The Puzzle that Puzzled the Most Brilliant Minds...and its Implications for Investors - The 5 Minute WrapUp by Equitymaster

# The Puzzle that Puzzled the Most Brilliant Minds...and its Implications for Investors

Jul 1, 2017

In this issue:
» GST's Impact on Household Expenses
» Weekly Market Round Up
» ....and more
00:00

Imagine you are in the hot seat of an exciting game show...

Before you are three doors.

Behind one of the doors is a shiny new car...and behind the other two are goats.

The rules are simple. You choose a door. And if that door opens to reveal the car, you win. The car is all yours. However, if the door opens to reveal a goat, you lose. You walk away empty handed. You don't even get the goat.

Now it gets interesting...

Suppose you choose a door. And once you do, the host of the show also chooses a door, which always opens to reveal a goat. Always.

Now, given the chance to change your mind, would you like choose the third door instead or would stick to your original choice? In other words, is it to your advantage to change your mind?

It shouldn't make much of a difference, right? The car could be behind either of the two doors. You have a 50:50 chance either way, right?

Wrong...

Turns out, changing your mind is the better option. By switching, you improve your odds of winning the car to 67%.

Wait... Huh?

This puzzle has tripped even the smartest of guys. Reportedly, approximately 10,000 readers, including nearly 1,000 with PhDs, wrote to the magazine that published this puzzle claiming they'd lost it.

But switching is indeed the better option.

In the beginning, when you choose a door, your odds of winning are one out of three. However, the new information changes the scenario.

Once the second door with the goat opens, new information emerges that improves your odds to two out of three...if you switch. But if you don't switch, your odds remain one out of three.

It may take a while to sink in. It just doesn't seem consistent with the way we think. But this is how the world operates. These are the laws of mathematics and psychology at work. And we'd better get used to it if we want to crack such puzzles...or investment success, for that matter.

We have all invested in a stock only to not act as new information emerged.

The information could be anything from the stock price going up to the company's margins taking a hit...to news of a stretched balance sheet or an ambitious acquisition.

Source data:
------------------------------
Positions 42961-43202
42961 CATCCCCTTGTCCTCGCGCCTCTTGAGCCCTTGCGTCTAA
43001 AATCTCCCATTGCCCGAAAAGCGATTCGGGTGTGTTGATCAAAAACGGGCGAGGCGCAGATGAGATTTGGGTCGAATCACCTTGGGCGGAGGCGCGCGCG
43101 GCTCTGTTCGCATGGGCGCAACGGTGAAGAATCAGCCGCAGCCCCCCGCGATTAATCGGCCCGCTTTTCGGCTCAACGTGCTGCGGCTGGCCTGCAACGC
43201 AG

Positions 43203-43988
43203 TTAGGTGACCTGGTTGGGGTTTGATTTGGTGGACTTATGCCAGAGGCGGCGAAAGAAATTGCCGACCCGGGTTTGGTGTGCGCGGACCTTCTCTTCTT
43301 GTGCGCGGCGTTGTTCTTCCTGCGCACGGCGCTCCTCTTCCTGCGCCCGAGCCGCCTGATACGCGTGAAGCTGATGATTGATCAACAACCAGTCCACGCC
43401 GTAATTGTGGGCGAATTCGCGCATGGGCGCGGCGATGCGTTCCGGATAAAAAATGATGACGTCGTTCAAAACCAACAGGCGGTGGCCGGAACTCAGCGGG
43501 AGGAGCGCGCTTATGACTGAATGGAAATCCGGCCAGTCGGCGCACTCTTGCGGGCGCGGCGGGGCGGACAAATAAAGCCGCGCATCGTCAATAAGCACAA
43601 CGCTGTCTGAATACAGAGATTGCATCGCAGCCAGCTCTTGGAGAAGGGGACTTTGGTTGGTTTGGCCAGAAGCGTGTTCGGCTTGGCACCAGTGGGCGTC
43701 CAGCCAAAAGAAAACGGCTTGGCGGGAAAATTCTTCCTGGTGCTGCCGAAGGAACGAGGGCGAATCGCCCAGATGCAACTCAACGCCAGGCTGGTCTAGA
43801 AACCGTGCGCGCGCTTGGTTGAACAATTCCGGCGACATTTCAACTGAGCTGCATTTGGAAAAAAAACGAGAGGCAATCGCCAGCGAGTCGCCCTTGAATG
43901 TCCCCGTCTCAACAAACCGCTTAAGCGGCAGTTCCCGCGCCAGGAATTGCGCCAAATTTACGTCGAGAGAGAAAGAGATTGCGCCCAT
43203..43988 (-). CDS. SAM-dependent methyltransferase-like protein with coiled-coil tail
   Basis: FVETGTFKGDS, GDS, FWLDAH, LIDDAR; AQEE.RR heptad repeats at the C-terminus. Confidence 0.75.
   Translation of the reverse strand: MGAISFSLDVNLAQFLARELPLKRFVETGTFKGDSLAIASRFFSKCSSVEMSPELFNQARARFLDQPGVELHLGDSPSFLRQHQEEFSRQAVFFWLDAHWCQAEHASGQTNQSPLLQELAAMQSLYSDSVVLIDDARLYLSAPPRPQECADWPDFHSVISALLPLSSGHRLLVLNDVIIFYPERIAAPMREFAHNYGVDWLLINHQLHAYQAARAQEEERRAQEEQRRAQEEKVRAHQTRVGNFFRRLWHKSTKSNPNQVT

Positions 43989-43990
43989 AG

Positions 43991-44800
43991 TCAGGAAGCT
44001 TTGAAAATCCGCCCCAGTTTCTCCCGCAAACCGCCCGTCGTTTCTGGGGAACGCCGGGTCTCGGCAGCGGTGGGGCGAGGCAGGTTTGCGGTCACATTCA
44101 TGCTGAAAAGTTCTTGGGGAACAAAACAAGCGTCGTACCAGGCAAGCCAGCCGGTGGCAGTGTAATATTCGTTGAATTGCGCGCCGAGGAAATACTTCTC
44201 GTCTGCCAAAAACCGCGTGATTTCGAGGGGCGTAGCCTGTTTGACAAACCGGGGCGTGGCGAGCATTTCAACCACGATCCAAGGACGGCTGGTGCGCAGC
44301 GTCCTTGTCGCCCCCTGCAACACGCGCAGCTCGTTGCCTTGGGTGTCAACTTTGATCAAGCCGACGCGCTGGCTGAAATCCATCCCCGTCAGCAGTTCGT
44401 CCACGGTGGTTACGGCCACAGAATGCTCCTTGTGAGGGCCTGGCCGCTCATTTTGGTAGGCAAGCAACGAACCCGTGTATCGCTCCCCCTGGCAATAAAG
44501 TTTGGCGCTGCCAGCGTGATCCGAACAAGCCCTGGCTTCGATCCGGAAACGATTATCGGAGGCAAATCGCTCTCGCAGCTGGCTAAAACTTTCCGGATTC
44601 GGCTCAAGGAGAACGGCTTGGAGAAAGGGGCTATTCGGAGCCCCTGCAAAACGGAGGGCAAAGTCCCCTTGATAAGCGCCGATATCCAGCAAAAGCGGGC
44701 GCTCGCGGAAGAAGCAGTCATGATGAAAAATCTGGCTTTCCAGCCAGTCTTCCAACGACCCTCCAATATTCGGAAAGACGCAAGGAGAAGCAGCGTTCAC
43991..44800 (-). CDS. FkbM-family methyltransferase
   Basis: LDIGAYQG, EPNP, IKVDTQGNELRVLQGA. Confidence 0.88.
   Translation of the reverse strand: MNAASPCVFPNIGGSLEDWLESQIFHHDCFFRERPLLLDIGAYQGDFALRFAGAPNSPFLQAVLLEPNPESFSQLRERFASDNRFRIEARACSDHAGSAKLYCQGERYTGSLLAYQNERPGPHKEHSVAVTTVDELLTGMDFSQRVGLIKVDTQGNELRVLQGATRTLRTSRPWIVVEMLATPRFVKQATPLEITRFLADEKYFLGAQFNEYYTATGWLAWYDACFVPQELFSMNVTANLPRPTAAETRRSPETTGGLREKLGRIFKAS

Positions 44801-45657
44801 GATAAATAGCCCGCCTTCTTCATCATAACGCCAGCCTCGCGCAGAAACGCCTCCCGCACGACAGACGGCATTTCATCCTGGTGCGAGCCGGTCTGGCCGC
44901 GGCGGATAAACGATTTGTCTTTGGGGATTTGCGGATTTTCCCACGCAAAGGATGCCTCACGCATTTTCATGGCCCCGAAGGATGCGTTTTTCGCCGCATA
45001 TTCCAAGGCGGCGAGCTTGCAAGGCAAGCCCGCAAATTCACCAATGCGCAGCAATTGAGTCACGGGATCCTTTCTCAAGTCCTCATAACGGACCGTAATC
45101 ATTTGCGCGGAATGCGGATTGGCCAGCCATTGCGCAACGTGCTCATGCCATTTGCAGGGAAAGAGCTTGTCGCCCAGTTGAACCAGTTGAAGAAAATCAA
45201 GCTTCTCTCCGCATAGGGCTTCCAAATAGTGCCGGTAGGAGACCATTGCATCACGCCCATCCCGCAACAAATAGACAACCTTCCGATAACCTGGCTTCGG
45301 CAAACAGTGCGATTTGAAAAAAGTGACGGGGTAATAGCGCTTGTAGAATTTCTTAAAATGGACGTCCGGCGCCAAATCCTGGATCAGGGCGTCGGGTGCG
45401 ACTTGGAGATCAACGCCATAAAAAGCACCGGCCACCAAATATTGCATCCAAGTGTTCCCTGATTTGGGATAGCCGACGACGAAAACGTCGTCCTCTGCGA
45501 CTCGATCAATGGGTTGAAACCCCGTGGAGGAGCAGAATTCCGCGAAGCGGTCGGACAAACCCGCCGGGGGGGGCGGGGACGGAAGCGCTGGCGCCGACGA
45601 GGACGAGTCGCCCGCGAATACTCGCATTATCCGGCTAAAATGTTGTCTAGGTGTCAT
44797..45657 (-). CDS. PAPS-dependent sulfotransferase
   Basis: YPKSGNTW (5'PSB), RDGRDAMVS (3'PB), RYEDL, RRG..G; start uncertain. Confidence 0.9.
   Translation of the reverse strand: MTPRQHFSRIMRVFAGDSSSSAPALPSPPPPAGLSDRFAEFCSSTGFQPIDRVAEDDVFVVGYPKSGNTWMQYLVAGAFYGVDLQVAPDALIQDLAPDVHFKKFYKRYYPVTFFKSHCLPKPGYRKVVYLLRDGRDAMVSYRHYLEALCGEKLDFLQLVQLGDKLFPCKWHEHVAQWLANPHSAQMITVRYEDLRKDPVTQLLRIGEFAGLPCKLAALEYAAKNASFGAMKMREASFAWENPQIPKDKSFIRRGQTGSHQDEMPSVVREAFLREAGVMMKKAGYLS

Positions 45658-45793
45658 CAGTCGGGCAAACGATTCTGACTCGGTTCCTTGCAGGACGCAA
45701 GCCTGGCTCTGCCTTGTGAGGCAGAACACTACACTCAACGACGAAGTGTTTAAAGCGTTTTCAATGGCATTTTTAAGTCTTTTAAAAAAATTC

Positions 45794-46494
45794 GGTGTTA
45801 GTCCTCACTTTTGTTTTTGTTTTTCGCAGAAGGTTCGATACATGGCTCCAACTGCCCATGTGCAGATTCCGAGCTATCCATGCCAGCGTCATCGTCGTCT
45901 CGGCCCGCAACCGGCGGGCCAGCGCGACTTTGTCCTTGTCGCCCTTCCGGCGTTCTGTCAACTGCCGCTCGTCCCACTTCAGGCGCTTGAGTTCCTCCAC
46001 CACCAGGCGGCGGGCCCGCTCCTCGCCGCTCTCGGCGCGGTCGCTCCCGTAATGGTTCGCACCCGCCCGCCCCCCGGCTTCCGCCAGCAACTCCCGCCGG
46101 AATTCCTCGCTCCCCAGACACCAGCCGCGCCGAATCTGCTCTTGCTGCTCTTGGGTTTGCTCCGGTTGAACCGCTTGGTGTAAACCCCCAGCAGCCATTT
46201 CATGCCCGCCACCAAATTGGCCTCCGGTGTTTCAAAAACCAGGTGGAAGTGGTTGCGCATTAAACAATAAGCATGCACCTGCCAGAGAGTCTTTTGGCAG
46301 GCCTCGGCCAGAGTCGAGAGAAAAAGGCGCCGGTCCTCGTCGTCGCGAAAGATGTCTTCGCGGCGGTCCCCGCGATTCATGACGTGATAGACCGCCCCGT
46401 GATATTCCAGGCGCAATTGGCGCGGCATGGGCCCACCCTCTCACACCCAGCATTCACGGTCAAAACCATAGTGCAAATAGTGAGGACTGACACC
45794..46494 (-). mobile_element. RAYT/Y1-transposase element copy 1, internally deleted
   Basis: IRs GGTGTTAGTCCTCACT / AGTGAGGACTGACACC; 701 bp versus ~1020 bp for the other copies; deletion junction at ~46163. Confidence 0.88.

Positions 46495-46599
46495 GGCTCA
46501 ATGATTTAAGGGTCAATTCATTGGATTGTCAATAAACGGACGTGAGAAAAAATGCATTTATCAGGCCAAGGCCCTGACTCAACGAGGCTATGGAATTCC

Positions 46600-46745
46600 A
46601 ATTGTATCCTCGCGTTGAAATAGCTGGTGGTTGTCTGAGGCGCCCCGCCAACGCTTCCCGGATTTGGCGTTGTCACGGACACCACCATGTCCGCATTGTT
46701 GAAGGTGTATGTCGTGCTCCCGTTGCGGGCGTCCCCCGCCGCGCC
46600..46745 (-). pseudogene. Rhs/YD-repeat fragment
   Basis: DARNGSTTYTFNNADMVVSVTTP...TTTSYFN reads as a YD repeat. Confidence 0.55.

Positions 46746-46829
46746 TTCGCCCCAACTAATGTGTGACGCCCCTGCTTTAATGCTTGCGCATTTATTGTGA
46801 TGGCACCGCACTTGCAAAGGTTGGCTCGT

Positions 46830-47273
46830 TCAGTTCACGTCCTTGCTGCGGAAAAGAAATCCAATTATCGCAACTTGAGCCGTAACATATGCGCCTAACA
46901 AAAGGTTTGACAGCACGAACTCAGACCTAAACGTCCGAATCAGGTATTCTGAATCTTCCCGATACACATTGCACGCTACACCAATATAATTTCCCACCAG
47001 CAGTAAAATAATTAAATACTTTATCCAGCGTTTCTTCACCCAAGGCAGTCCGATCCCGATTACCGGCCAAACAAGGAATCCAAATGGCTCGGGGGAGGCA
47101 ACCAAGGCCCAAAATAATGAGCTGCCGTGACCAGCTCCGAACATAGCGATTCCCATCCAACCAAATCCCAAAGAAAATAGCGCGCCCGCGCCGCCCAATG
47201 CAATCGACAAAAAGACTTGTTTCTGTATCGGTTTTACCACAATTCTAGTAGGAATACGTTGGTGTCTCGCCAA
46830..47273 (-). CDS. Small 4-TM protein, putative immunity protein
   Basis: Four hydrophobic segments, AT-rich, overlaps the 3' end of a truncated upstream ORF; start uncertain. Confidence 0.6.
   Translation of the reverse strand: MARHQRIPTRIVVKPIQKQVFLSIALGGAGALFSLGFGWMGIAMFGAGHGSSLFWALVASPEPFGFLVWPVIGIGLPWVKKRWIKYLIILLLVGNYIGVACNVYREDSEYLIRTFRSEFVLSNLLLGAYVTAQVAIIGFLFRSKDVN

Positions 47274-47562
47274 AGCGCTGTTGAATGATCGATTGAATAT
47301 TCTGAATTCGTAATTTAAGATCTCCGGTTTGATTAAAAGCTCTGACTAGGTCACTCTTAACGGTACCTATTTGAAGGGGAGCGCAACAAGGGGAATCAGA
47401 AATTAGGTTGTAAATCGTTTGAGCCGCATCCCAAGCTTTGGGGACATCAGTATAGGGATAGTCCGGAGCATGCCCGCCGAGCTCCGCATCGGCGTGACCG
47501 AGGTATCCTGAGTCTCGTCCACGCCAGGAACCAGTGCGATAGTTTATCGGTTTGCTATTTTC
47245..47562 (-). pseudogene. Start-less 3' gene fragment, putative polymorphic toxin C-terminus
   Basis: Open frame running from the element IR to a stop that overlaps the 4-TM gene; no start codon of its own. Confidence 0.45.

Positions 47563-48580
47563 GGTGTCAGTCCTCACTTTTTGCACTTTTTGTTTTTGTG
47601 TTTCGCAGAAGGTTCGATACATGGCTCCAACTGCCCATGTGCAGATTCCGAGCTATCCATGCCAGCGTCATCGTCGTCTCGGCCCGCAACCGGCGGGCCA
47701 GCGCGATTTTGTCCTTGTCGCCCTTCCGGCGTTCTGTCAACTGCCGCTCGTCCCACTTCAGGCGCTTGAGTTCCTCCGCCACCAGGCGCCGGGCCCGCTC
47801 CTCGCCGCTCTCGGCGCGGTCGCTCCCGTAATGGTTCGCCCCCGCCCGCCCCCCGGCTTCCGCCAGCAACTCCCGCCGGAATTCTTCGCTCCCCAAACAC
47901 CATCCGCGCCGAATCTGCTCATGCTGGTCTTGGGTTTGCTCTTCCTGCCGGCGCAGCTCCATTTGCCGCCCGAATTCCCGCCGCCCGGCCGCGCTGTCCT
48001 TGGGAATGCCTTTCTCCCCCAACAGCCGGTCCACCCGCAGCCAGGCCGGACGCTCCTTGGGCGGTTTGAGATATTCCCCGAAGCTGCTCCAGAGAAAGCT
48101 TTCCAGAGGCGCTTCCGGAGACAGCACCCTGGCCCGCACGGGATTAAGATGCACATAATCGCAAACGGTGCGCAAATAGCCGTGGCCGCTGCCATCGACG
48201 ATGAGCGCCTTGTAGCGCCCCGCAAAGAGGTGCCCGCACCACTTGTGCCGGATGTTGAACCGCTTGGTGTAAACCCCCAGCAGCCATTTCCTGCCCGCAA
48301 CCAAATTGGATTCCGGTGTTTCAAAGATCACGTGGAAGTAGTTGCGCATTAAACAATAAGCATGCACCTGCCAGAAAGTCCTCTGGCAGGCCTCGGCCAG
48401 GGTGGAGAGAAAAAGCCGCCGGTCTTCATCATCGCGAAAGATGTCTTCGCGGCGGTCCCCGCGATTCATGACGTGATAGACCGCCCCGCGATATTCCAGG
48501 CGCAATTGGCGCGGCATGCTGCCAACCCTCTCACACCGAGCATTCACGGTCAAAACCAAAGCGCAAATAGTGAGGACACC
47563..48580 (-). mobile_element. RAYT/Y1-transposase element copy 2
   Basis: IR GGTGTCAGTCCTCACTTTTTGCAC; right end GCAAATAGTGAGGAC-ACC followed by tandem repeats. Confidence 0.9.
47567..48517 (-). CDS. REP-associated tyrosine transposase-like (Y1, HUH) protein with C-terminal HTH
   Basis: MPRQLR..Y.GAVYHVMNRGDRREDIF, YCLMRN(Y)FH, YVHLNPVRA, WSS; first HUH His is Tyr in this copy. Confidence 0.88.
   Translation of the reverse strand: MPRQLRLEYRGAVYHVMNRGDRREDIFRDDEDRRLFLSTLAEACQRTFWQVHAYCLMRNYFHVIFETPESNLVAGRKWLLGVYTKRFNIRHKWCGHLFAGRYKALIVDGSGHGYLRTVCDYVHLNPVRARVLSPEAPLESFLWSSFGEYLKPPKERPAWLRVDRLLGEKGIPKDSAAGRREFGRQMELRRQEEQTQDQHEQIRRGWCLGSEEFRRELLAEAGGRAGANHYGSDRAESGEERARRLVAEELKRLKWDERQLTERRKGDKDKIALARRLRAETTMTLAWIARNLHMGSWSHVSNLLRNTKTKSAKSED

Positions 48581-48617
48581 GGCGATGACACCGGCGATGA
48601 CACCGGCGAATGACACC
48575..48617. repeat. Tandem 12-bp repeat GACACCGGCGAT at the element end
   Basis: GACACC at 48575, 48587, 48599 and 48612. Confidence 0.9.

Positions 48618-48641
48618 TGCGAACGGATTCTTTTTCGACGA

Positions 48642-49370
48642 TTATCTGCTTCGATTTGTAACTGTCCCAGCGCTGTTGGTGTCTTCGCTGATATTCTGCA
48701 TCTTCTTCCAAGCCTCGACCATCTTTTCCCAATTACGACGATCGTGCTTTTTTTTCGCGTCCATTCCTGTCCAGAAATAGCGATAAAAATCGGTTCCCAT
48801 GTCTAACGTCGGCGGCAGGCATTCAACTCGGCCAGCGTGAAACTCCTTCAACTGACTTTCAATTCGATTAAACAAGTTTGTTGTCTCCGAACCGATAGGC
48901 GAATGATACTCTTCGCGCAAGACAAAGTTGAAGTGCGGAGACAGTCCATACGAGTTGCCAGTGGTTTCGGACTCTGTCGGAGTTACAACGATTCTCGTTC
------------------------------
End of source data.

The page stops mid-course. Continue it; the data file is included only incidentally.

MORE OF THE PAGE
I am not saying we must calculate odds as every bit of new information emerges. That's not possible. But it is certainly not a bad idea to keep an eye out on the ever-changing business landscape and be open to changing direction if the situation calls for it.

We never know which door the car is behind. But we can improve our odds of avoiding the goats.

Unfortunately, we are usually fine holding onto stocks even as new information indicates they may turn out to be goats.

PS: My colleagues Kunal and Rohan have hit upon a brilliant way to avoid doors with goats behind them. How? First, they only consider stocks in which super investors have taken a stake. Then, from this ultra-select universe, they run their own filters to find the crème de la crème...de la crème!

The popular trial offer for their new recommendation service, Smart Money Secrets, ended yesterday. But my publisher has extended the offer through the weekend for 5 Minute WrapUp readers ONLY. Take advantage of this new information: Try Smart Money Secrets today and improve your odds of investment success just as more than 4,000 other smart readers have done.

## 02:30 Chart of the Day

Finally, India's biggest tax reform - Goods and service Tax (GST) is a reality. Yes, after a lot of speculation around the timely implementation, GST has been rolled out.

As we have saying, GST is a much-needed economic reform. It should eventually expand India's narrow tax base and increase government revenues.

That said, every coin has two sides. GST is no exception. It will have its fair share of chaos in the coming months. There could be protests across the country over tax rates and compliance burdens and it could affect the smooth functioning of the economy.